Forum for Science, Industry and Business

Sponsored by:     3M 
Search our Site:

 

Global sea level rise dampened by Australia floods

20.08.2013
When enough raindrops fall over land instead of the ocean, they begin to add up.

New research shows that in 2010 and 2011, enough water collected in Australia to temporarily halt a long-term trend of global sea level rise. When three atmospheric patterns came together over the Indian and Pacific oceans in 2010-11, they drove so much precipitation over Australia that the world’s ocean levels dropped measurably. Unlike other continents, the soils and topography of Australia prevent almost all of its precipitation from running off into the ocean.

Now that the atmospheric patterns have snapped back and more rain is falling over tropical oceans, the seas are rising again. In fact, with Australia in a major drought, they are rising faster than before.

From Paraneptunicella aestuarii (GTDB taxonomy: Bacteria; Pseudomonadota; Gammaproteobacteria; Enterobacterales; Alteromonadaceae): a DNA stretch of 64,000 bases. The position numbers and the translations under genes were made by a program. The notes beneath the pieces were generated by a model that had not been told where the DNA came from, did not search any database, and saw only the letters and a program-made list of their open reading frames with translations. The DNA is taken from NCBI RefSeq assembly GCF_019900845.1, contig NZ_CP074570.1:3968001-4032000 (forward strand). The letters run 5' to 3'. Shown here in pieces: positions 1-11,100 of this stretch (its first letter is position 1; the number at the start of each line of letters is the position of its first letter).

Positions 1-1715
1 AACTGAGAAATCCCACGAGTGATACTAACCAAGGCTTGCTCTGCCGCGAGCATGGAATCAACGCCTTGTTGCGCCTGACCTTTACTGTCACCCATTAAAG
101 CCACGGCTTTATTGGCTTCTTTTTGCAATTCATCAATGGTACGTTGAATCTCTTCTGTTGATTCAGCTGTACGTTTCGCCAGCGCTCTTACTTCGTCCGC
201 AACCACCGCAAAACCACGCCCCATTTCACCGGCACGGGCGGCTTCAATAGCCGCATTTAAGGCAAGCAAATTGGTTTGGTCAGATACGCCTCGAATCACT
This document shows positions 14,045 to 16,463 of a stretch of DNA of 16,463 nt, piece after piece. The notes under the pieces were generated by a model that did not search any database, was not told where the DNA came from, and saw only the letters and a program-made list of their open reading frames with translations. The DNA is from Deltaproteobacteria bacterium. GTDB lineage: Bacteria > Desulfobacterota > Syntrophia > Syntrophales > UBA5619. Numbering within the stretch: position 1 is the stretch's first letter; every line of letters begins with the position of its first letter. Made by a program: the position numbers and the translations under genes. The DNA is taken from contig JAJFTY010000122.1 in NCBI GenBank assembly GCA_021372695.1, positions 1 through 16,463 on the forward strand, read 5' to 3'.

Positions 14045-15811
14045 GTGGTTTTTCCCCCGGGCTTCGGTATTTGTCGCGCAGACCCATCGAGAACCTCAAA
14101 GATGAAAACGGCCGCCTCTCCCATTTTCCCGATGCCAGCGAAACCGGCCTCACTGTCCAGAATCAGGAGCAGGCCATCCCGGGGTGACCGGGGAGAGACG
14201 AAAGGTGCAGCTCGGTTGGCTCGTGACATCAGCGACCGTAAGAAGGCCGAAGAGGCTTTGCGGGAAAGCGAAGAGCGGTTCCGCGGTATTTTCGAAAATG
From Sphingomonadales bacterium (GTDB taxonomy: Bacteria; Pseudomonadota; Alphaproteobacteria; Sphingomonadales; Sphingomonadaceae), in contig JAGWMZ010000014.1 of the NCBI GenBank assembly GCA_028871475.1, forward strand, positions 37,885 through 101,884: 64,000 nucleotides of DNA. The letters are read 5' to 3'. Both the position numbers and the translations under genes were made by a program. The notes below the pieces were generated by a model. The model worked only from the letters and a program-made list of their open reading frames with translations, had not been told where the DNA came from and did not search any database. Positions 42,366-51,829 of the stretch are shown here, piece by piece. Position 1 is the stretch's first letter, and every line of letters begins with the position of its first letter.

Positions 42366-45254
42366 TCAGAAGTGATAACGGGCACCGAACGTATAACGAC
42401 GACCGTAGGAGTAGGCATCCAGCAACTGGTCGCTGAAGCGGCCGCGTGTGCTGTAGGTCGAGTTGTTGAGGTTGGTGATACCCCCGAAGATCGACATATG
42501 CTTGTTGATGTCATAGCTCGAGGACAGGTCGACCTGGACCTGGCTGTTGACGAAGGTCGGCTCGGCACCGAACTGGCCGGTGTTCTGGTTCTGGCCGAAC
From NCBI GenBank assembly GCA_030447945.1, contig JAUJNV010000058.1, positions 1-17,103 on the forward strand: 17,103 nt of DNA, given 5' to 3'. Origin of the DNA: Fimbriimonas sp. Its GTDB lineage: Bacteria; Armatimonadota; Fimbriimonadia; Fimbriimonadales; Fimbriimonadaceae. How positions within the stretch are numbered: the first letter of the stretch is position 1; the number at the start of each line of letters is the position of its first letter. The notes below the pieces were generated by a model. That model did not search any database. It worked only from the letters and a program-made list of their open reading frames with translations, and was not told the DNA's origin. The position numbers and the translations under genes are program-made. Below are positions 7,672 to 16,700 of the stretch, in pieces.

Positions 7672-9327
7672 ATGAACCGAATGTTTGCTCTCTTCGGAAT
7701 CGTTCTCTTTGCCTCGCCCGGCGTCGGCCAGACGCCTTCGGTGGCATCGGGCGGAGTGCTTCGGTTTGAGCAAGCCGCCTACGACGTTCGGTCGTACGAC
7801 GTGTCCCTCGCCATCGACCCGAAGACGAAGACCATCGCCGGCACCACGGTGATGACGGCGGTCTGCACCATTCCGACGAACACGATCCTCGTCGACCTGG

“It’s a beautiful illustration of how complicated our climate system is,” says John Fasullo, the lead author of the study. “The smallest continent in the world can affect sea level worldwide. Its influence is so strong that it can temporarily overcome the background trend of rising sea levels that we see with climate change.”

The study led by the National Center for Atmospheric Research (NCAR), with co-authors from NASA’s Jet Propulsion Laboratory and the University of Colorado at Boulder, will be published next month in Geophysical Research Letters.

-----Consistent rising, interrupted-----

As the climate warms, the world’s oceans rose in recent decades by just more than 3 millimeters (0.1 inches) annually. This is partly because the heat causes water to expand, and partly because runoff from retreating glaciers and ice sheets is making its way into the oceans.

But for an 18-month period beginning in 2010, the oceans mysteriously dropped by about 7 millimeters (about 0.3 inches), more than offsetting the annual rise.